Much is being made of the recent report that UNESCO has deemed "traditional Mexican cuisine"--whatever the hell that means--as an intangible cultural heritage worthy of saving. But a close reading of the documents prepared for its nomination shows that most of the agency's praise is actually on the food traditions of Michoacán--and it's about damn time.
Michoacán cuisine has always gotten the short shrift from American acolytes, who obsess over the offerings of Oaxaca, Mexico City, the Yucatán and Veracruz a bit much. But few states have maintained such a close relationship to its traditional regional meals, whether by government support or popular love, a trend that UNESCO calls the Michoacán paradigm. Hopefully, this designation will get gabachos to try Michoacán-style restaurants more and get them to cook like the state.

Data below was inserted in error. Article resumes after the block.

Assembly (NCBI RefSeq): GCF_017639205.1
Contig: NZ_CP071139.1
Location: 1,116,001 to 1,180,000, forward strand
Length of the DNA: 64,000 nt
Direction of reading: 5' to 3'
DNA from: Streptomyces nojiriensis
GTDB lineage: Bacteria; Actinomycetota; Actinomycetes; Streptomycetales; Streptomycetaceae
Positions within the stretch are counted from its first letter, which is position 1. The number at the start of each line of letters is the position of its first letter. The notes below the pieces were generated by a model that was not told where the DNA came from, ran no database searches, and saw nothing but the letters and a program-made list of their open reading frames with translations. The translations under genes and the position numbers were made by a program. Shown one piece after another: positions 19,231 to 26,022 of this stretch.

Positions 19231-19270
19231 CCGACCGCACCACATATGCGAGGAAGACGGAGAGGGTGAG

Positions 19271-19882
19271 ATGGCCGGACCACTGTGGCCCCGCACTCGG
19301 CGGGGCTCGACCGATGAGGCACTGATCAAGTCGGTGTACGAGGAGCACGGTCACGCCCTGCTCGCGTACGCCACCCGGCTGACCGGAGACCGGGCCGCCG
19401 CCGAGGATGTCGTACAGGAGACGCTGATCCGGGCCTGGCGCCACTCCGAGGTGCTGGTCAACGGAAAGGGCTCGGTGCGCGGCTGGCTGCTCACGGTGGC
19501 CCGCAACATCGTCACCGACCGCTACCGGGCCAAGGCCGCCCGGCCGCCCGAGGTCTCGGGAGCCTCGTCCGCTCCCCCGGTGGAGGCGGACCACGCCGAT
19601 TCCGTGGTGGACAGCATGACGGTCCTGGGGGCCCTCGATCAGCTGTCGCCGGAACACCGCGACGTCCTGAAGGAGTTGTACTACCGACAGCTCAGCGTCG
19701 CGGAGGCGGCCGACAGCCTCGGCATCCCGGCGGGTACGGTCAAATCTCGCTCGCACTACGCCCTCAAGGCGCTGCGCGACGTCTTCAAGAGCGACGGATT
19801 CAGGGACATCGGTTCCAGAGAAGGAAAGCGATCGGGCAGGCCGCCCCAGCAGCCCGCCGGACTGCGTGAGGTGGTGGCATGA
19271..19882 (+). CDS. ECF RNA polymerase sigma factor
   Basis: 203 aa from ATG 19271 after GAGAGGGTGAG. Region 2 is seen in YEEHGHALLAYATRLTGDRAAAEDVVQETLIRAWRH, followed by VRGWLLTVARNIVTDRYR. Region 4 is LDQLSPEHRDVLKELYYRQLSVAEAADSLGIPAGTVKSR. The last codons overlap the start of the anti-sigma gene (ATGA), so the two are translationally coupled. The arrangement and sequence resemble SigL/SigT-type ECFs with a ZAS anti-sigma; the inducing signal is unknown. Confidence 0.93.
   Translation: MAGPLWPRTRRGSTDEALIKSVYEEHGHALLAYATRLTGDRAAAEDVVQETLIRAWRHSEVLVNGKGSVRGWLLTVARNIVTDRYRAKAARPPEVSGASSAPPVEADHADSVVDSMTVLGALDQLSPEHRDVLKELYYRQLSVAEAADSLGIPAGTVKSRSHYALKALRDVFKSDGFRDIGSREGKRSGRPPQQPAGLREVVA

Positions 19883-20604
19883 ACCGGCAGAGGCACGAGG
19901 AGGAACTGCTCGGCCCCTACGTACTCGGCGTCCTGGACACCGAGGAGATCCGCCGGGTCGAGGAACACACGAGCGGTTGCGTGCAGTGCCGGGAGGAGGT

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Locally, ustedes are blessed: SanTana remains the capital of the Michoacán diaspora in the United States, even in the face of a decade-long invasion by chilangos and people from Guerrero. It seems you can't drive three blocks without hitting a carnitas spot or find a street vendor not hawking corundas (the inside-out tamales that strangely don't make it enough on Orange County menus). But the most realized Michoacán-style restaurant in la naranja remains Las Brisas de Apatzingán, which sells the uchepos (sweet corn tamales) that you see above and other dishes. What other dishes? Read my old review, broders...